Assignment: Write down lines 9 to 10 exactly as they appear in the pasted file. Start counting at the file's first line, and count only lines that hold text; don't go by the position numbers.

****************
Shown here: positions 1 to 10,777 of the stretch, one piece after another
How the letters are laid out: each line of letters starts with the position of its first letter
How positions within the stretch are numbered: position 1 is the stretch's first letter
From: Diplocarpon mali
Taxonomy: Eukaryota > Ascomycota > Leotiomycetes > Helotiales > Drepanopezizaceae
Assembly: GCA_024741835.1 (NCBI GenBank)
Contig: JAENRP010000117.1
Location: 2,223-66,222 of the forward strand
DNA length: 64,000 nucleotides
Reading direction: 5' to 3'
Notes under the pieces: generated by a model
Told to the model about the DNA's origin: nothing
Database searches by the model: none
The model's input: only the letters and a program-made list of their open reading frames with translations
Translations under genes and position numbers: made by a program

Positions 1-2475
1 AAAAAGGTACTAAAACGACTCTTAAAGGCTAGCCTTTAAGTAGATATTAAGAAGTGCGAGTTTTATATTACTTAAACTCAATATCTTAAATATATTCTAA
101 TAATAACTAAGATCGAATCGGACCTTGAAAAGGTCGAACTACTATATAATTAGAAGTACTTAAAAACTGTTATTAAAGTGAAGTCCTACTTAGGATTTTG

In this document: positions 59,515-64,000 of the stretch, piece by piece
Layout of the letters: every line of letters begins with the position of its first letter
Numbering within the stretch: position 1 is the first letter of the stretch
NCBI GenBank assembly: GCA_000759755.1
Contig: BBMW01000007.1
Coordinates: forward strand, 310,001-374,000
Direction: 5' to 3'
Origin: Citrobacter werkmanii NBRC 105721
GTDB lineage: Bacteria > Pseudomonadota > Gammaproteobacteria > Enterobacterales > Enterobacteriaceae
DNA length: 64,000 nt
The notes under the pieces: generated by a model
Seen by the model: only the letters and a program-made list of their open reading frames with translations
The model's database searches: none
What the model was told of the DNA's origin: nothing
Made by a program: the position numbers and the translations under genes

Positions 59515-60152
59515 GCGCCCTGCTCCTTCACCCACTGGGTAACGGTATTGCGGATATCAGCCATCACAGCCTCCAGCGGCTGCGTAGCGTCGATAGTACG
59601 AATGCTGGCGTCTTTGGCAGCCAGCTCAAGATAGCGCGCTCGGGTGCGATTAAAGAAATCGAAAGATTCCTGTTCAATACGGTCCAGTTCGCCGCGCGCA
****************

DNA length: 64,000 nucleotides
Reading direction: 5' to 3'